Army struggling to hire cyber staff as attacks on Britain ramp up

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The Army is struggling to hire cyber security experts amid intense competition from business, its recruitment chief has admitted.

Richard Holroyd, managing director of Defence and Security at Capita, which handles recruitment for the Armed Forces, said it was having difficulty attracting candidates given the wealth of jobs on offer.

He told the Telegraph: “You’re saying to people with an interest in it, come and be a cyber specialist in the armed forces, but Raytheon is saying come and be a cyber specialist, BT are saying come and be a cyber specialist. So in those spaces, you’re competing.

“In a labour market with full employment it’s a tough, tough play.”

Mr Holroyd said Capita was on track to only meet 80pc of its Army recruitment target this year, in part because of difficulties filling technical roles.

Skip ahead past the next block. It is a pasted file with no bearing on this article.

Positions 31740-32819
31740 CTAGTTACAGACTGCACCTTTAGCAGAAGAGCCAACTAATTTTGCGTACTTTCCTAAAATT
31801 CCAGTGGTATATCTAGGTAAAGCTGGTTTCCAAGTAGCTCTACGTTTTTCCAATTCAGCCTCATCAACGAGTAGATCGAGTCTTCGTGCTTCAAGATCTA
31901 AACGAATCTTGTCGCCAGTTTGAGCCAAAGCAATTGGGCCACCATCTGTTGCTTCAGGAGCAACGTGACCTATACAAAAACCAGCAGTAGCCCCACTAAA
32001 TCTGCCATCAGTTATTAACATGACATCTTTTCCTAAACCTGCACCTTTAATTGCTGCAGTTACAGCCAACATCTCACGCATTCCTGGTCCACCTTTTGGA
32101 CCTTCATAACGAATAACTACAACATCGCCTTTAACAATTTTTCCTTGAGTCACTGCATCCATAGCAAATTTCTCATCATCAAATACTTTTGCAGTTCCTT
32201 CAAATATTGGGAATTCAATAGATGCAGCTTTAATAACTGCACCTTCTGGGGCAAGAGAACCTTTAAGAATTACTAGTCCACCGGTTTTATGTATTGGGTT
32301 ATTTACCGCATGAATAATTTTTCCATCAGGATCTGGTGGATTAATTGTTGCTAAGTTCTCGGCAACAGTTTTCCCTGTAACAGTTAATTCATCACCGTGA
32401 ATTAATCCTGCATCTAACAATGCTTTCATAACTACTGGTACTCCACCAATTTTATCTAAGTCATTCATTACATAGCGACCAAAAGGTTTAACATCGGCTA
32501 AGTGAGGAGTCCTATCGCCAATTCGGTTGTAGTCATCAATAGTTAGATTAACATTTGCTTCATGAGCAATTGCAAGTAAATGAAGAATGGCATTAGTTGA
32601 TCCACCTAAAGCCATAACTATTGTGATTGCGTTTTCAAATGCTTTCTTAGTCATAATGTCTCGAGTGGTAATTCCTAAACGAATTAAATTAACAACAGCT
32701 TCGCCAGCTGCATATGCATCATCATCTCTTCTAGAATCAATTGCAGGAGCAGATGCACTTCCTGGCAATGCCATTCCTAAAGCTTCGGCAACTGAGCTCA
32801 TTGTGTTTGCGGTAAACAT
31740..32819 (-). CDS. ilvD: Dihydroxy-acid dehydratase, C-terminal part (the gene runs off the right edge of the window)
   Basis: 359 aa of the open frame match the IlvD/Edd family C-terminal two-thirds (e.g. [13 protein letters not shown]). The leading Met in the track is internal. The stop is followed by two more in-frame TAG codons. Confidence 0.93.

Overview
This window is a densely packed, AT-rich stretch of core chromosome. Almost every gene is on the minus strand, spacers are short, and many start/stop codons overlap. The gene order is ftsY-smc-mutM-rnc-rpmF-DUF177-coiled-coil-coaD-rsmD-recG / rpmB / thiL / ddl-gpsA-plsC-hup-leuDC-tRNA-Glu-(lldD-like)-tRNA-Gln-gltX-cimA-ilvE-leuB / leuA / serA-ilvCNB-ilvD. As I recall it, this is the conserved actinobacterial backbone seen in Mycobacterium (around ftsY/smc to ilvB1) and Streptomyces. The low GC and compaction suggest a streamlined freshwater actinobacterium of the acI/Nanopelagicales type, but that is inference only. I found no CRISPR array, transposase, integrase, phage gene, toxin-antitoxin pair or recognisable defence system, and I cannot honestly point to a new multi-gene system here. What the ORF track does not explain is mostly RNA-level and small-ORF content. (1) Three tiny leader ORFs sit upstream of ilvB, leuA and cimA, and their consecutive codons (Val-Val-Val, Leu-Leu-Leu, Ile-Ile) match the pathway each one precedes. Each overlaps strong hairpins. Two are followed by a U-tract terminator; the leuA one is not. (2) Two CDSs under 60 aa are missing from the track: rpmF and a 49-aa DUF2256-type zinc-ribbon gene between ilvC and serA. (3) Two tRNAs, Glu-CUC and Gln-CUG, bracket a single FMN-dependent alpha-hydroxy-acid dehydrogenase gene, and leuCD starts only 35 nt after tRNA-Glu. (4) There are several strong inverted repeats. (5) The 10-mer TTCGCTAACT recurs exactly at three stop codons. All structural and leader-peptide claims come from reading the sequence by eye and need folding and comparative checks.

He said: “Anything related to STEM [science, technology, engineering and mathematics] is a highly competitive environment. So STEM skills are tough.”

Capita’s exact target wasn’t given and the Ministry of Defence declined to comment on it.

The admission comes despite the increasing importance of cyber for both offensive and defensive capabilities.

The Minister of Defence said last month there was an “urgent requirement to continue to modernise the force to keep pace with technological developments”.

Boosting the digital skills is a “matter of priority” over the next three years, officials wrote in the Defence Command paper.

Mr Holroyd said cyber security experts have “much more choice” than in previous years and admitted that private sector companies have proven faster at recruiting, sometimes making offers within a few weeks.

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